Adapting a Darwinian perspective, we might hunt out the highly developed and advanced tribes in our midst. One such tribe is pediatric oncology. For decades, almost all variation in pediatric oncology has been controlled through treatment protocols tailored to the particular risk factors of the patient, not the physician. Although this ostensibly improves quality of care, it has had an even greater impact on learning and eventual outcomes.
For this reason and this reason alone, if your 18-year-old child develops leukemia, you probably want to send them to a pediatric oncologist rather than an adult oncologist.7 Survival rates are better because pediatric oncologists have been able to rapidly learn from the enrollment of almost all patients into trials with standardized treatment protocols. By collecting data on a limited number of options and sharing information across practices, true rapid-cycle improvement has materialized.
The key here is not the degree of standardization or the creation of large-scale research networks. It is the extent to which independent practitioners are able to sacrifice their individual beliefs in order to partner for the greater good. Growth and learning do not occur in isolation. A team-based approach, in the setting of standardization and measurement, will accelerate the pace of our evolution. Think about this the next time you feel like throwing a coconut at the infectious-disease consultant who dares cross your island of practice. For if it is human to vary, then only through collaboration may we truly divine. TH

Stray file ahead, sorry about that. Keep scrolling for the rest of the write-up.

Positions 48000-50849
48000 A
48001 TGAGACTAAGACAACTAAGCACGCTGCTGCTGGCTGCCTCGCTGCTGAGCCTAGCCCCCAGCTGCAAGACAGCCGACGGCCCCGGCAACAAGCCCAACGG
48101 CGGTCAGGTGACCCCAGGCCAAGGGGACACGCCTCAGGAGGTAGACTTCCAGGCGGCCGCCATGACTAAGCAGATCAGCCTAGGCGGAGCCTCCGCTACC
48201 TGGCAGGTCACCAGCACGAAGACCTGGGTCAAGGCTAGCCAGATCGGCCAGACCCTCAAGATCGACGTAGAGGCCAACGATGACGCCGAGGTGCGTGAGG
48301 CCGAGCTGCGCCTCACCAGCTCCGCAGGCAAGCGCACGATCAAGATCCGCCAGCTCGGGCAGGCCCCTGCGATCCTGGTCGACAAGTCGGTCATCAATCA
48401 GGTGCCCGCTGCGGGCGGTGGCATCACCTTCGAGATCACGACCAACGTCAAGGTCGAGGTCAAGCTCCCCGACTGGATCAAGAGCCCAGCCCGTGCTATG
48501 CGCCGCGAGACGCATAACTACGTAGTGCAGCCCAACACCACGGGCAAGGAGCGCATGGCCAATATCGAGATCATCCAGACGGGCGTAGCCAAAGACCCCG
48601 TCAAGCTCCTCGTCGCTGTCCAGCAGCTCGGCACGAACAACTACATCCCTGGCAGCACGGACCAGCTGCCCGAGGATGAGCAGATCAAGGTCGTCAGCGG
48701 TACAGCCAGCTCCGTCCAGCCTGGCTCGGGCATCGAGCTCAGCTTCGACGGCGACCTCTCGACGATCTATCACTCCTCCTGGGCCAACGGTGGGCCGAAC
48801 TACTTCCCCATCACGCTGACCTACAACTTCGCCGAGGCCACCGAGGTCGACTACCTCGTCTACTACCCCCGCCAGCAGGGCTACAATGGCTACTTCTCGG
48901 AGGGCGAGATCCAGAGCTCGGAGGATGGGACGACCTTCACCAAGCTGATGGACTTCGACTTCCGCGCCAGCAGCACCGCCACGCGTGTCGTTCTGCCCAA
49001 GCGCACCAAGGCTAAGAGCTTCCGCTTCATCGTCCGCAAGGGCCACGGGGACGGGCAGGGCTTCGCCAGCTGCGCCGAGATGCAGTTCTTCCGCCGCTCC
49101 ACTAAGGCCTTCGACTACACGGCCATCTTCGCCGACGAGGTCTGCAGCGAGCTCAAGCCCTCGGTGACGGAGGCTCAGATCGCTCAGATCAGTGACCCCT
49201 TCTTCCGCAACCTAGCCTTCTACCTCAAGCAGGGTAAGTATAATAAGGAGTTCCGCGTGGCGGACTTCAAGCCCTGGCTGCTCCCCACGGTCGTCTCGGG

Dr. Shen is The Hospitalist’s pediatric editor. Read his monthly review of pediatric research in our “In the Literature” section (see p. 16).
- Wennberg J, Gittelsohn. Small area variations in health care delivery. Science. 1973:182(117):1102-1108.
- Eisenberg JM. Doctors’ Decisions and the Cost of Medical Care: The Reasons for Doctor’s Practice Patterns and Ways to Change Them. Chicago: Health Administration Press; 1986.